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Recycling Grass Clippings
The best way to recycle grass clippings is to let them fall back to the turf. The average lawn generates about 1,500 pounds of clippings each year.
People bag clippings because they believe they will cause thatch. Grass clippings are beneficial to the turf and do not cause thatch. Thatch is made of decaying resistant roots, runners and stems found close to the soil surface.
There are advantages of the letting the clippings fall back to the turf. It takes a third less time to mow and up to 25% of the fertilizer nutrients are returned to the turf. The amount of trash can be reduced by as much as 10% which means less space is taken up in landfills and fewer plastic bags are used.
Clippings consist of 85 to 90% water and nutrients. When clippings are left to dry on the turf, they shrink and settle into the grass and quickly breakdown.
The key to letting clippings fall back to the turf is not allowing the grass to grow too tall between mowing. Do not remove more than one-third of the total leaf length at any one mowing. When following the one-third rule a lawn mowed at three inches should be mowed when the blades reach a height of 4 ½ inches. Keep the blade sharp, so mowing will be more efficient.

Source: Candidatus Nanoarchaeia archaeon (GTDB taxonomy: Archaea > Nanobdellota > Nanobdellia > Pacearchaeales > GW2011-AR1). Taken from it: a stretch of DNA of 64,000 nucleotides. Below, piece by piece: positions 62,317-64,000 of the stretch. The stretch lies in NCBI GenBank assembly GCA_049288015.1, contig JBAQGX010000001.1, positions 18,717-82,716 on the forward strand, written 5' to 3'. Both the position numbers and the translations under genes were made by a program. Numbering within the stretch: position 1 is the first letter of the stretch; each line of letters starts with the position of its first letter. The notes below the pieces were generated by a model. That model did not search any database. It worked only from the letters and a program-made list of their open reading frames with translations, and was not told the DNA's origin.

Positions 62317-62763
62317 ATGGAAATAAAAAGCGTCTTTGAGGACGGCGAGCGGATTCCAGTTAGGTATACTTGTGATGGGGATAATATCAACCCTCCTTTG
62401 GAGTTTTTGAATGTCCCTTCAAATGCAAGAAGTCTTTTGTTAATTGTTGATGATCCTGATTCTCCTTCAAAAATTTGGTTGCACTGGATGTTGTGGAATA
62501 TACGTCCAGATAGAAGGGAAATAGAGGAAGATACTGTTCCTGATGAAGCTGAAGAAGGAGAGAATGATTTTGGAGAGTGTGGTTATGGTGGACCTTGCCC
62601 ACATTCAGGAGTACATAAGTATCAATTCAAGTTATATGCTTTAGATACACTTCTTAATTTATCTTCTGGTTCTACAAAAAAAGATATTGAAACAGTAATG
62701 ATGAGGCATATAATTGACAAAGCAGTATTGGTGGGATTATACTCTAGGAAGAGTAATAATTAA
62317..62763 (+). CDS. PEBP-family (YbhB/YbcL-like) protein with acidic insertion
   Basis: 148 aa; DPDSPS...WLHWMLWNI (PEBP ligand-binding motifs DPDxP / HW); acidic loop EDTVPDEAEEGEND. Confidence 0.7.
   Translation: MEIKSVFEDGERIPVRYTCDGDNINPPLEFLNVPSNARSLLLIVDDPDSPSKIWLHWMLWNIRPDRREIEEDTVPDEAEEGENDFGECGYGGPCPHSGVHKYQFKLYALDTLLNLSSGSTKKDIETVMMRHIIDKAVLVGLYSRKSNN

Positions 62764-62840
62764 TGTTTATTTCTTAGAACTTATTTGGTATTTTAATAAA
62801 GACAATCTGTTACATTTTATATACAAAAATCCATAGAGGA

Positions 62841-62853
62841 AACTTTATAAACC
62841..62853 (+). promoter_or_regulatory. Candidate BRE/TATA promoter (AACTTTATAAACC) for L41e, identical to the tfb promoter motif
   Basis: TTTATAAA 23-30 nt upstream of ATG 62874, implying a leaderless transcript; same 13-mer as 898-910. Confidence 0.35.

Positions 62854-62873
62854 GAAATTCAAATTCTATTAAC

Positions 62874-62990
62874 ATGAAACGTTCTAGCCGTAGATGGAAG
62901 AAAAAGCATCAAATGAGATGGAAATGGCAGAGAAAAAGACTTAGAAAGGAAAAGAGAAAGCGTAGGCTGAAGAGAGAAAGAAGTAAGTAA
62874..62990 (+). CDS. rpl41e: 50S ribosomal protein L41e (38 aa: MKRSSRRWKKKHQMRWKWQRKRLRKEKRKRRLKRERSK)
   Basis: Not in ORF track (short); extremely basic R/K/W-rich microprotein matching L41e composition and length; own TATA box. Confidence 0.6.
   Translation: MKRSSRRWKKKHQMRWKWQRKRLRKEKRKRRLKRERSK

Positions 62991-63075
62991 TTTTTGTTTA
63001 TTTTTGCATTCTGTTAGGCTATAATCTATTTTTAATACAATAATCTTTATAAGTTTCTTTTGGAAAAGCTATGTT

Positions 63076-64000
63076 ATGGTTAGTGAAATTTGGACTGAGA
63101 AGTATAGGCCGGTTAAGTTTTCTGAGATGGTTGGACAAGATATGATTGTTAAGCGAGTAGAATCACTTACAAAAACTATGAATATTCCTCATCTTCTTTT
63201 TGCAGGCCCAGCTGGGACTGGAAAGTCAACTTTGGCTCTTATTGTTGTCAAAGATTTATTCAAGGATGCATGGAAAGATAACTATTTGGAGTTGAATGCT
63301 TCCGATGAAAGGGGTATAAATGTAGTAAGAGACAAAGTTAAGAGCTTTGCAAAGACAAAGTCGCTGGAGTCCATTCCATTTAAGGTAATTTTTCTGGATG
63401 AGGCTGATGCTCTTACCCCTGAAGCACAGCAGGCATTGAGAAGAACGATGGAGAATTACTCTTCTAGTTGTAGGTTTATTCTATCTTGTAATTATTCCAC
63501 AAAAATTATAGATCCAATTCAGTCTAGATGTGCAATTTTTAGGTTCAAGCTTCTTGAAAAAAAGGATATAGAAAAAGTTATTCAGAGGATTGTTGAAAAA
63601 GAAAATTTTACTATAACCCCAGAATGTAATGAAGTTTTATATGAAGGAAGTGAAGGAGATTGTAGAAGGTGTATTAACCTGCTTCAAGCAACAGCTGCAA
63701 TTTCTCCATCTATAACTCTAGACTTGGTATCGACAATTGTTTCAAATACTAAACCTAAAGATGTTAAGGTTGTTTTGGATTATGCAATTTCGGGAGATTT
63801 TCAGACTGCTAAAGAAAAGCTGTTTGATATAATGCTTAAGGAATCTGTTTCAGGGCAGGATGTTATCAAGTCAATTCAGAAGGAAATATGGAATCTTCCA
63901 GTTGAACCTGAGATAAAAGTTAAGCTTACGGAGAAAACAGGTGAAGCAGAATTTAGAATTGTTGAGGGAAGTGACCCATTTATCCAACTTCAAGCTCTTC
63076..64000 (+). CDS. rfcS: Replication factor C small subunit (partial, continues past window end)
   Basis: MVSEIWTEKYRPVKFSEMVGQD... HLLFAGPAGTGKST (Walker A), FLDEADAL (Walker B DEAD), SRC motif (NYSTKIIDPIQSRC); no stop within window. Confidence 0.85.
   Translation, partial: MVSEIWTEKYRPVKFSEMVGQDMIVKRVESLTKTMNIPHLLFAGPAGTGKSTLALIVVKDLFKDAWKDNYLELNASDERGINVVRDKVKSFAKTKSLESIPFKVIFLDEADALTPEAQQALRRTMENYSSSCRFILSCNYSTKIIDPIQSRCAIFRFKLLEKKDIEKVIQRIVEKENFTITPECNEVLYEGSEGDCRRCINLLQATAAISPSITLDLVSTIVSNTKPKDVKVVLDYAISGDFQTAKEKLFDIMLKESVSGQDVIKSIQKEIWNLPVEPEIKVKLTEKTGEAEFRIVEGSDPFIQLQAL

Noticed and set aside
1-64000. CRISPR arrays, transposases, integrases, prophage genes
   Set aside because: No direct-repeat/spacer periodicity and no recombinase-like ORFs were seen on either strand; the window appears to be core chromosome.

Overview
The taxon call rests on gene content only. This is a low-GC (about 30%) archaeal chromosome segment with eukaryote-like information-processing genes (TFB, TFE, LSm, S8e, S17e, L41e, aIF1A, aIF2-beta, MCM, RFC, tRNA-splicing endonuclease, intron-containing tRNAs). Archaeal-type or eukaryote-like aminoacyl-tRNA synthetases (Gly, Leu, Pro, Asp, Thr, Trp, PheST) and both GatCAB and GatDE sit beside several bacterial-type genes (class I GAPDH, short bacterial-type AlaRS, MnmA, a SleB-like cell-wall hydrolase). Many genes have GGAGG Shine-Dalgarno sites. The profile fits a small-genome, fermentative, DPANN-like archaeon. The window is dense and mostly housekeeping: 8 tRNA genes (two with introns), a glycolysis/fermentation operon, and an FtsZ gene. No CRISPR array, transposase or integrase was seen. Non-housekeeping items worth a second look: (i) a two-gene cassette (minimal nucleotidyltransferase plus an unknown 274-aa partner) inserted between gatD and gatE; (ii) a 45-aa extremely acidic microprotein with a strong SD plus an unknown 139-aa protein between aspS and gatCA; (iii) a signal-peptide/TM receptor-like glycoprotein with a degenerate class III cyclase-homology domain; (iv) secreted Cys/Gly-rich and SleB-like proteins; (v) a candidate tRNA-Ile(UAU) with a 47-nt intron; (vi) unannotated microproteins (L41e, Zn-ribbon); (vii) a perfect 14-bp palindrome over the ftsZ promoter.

Clippings should only be caught when the lawn gets away from you for one reason or another. Avoid over watering and excessive fertilizing to reduce clipping production.
Clippings can be returned to the lawn with or without a mulching type mower. The advantage of mulching mowers is that they chop the blades into finer particles. Traditional mowers that do not have mulching blades may require a more frequent mowing schedule to reduce clipping build up on the turf.
If you must catch your clippings avoid sending them to the landfill. Options for clipping disposal include composting, mulching, or community recycling centers. Home use of compost materials or soil mulch is easiest and most beneficial to the home landscape.
Also see: University of Missouri XPLOR Guidesheet g6958 - Grass
Clippings, Compost and Mulch: Questions and Answers
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